The Amazing Spider-Man 2
I may be one of the few who didn’t hate The Amazing Spider-Man when it came out. But after watching The Amazing Spider-Man 2 I have to wonder what I was thinking. It’s mostly the same team, but the sequel is an ungainly mess, including contributions from some of the the same people I somehow praised last time around.
There’s some story input from James Vanderbilt, who led the writing team on the original, but the sequel’s screenplay is dominated by J.J. Abrams writers and producers Alex Kurtzman, Roberto Orci, and Jeff Pinkner. And a lot of it feels like it was written the same way the Master Builders tried building a ship together in The LEGO Movie: everyone jamming in whatever they think is cool but following no coherent guiding principles.
Everything in this iteration of the Spider-Man story begins and ends in the same place: Oscorp. This, of course, is where Peter Parker got his powers, bitten by a radioactive and genetically-engineered spider. It was also where Peter’s father (Campbell Scott) worked, developing those very spiders in an attempt to research new medical treatments. And it was Oscorp that killed Richard Parker and his wife when they tried to flee, leaving young Peter with his uncle Ben and aunt May (Sally Field).
Oscorp also employs Gwen Stacy (Emma Stone), Peter’s on-again, off-again girlfriend. Her father was the late police captain George Stacy, whose dying wish was that Peter would keep Gwen out of the dangerous life Spider-Man would have to lead. This changes Peter’s motivation from guilt over his uncle’s death — an uncle who barely gets a mention this time around despite his foundational importance in most other iterations of the story — to that of a star-crossed lover, wanting to be with the one person explicitly forbidden to him.
And yet the relationship doesn’t really work. These two are obviously into each other, but that seems to be chemistry between the actors — a real-life couple — more than between the characters. Everything they do is pro forma: they’re just in love and that’s supposed to be enough to explain everything. And yet they never really talk about anything; it’s all sweet words and grand gestures, and no substance. If Gwen Stacy does eventually go the way of all Gwen Stacys, it’s hard to feel that much has been lost, besides a highly visible role for one of the best young actresses we have, albeit one that doesn’t really give her much to do.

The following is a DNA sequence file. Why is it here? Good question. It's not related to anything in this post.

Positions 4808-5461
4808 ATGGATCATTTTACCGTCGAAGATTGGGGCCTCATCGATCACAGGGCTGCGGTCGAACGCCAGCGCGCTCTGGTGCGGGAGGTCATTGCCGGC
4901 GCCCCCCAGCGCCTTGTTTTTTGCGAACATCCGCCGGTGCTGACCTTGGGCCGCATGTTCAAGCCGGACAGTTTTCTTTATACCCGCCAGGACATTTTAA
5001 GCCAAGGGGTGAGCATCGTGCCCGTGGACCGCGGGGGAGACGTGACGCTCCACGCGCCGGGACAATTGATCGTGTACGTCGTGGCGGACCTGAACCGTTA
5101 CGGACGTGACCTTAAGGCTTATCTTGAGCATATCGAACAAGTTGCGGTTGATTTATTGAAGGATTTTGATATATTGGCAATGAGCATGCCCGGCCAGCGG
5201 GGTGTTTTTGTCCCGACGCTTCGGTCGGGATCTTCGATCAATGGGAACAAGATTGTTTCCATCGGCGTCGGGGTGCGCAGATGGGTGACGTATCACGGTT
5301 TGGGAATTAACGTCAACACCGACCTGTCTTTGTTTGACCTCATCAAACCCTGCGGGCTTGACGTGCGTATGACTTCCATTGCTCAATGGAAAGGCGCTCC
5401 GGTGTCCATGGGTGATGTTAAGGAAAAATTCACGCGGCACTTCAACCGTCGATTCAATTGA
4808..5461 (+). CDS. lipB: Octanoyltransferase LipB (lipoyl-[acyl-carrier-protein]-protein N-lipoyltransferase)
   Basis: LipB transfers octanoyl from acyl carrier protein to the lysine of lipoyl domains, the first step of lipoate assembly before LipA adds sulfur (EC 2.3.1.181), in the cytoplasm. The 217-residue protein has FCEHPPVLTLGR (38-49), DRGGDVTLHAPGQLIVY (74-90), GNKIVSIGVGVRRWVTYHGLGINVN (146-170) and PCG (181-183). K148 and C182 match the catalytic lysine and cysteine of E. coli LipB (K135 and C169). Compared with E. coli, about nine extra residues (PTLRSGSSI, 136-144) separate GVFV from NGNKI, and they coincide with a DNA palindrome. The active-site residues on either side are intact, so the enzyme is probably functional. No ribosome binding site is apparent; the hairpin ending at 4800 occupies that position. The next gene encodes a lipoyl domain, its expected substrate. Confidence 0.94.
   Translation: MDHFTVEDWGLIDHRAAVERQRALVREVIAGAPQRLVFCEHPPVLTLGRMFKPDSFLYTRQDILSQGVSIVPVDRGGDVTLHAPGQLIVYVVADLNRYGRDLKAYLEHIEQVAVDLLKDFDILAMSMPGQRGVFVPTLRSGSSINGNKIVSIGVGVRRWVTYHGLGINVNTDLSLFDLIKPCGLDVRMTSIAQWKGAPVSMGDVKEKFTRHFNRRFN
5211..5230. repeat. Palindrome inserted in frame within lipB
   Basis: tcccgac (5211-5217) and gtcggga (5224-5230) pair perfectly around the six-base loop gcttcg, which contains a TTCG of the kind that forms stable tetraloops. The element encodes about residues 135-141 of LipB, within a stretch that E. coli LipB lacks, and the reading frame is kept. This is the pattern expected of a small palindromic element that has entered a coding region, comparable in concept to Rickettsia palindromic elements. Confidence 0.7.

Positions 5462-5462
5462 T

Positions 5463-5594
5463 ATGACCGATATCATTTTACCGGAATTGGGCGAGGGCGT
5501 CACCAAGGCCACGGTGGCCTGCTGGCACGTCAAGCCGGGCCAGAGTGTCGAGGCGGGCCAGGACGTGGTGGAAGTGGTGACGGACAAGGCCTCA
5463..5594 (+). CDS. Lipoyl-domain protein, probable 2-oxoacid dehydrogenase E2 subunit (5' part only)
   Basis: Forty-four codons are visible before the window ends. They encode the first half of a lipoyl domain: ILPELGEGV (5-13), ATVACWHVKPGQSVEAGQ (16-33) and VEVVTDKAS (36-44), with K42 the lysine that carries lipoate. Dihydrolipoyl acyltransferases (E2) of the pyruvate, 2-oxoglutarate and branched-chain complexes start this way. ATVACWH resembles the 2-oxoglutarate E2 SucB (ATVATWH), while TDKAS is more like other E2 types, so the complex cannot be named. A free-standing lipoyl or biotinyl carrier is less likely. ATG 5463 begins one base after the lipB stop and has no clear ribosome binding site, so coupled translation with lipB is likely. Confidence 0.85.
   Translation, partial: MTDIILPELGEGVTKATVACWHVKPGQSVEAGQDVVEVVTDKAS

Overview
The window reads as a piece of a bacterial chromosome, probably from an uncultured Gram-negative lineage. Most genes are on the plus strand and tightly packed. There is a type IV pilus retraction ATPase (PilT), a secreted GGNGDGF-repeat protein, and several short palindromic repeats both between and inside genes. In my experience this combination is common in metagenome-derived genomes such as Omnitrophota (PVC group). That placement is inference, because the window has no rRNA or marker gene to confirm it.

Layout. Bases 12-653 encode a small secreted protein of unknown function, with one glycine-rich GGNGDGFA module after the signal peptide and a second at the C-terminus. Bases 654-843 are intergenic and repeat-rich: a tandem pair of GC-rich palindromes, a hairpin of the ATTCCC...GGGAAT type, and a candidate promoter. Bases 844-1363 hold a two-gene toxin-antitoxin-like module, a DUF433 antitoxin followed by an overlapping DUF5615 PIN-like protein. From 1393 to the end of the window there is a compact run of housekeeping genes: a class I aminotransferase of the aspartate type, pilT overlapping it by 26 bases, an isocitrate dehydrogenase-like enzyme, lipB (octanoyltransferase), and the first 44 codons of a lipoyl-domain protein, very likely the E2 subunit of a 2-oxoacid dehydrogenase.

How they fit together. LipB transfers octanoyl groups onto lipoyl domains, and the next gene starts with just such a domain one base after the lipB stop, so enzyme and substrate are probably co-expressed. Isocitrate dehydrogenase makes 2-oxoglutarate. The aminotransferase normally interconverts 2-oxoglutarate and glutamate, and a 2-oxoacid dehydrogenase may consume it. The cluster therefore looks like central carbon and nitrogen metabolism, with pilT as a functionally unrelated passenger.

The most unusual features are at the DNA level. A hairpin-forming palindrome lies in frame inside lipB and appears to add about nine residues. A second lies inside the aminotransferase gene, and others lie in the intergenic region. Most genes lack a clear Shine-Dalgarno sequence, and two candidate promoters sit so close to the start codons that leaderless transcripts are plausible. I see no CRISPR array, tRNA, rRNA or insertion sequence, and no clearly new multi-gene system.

Oscorp is also undergoing a change in management. Founder Norman Osborn dies, replaced by his son, Harry (Dane DeHaan), who just happens to be Peter’s old childhood friend. Harry is dying of the same degenerative condition as his father, and is desperate to do anything to stop it. This does lead to this movie’s second climax, but it’s really more about setting up the next sequel, which sort of points to how aimless and incoherent this installment is.
For the real arc, we must go back again to Oscorp: Max Dillon (Jamie Foxx) is a schlub of an electrical engineer who designed the new power grid the company deployed for New York, which somehow makes “hydroelectric” power from a river instead of a waterfall. He has an industrial accident involving electric eels — I’m wondering why OSHA hasn’t sued Oscorp out of existence yet — and gains electrical superpowers. At first confused, he begins to revel in the attention he’s getting for the first time in his life. But when Spider-Man shows up and steals the spotlight, the newly-named Electro is out for revenge.
I kind of see what the idea was here: Peter was the overlooked nerd, if not a particularly convincing one, who gains powers and a sort of popularity, and things go relatively well for him, psychologically. Max shows that things could go the other way; he’s the great power without great responsibility. The movie fails to develop this thematic parallel, though. There’s no real exploration of what makes the difference; Peter’s family and friends versus Max’s social isolation, maybe? But this is par for the course, since the motivations of Peter and Gwen’s romance is just as unexplored.
I wish I could lay the blame all on the story, but director Marc Webb deserves a lot of it too. Ebert said it about Battlefield Earth, but it applies almost as well here: Webb has learned from better films that directors sometimes tilt their cameras, but he has not learned why. The big fights are chaotic, confusing jumbles. I know I wrote lovely things about Webb’s direction before; I haven’t gone back to compare, but everything shot with a real, physical camera is just so awkward that it’s hard to imagine it being that much better. Maybe I’ve just learned a lot over the last two years.
The tone jumps wildly from goofy slapstick to oh-so-serious. Sometimes the antics work, like one well-choreographed bit that plays like a takeout from Drunken Master, but usually they make Garfield’s Spider-Man look like a clown.
But nothing is as cartoonish as the action. Swooping through the urban canyons of New York City was exciting once, but it’s so clearly animated now that it gets boring. And that’s when there’s something in the scene to use as an anchor for spatial orientation. Half the time the background is so abstract or blurred that it’s just bodies flying through space too fast to really make sense of it.
Still, as bad as the direction is, the story is worse. It’s a haphazard jumble of half-baked ideas and factual inaccuracies — spider-silk is a pretty good electrical insulator, guys, not a conductor. There’s a kernel of a story idea in there, but it’s wasted while we spend an hour shoving the setup for the next movie into this one. I’d say “back to the drawing board”, but really Sony should just turn Spider-Man back over to Marvel. They at least have a track record of using superheroes to tell good stories.
Worth It: no.
Bechdel Test: fail.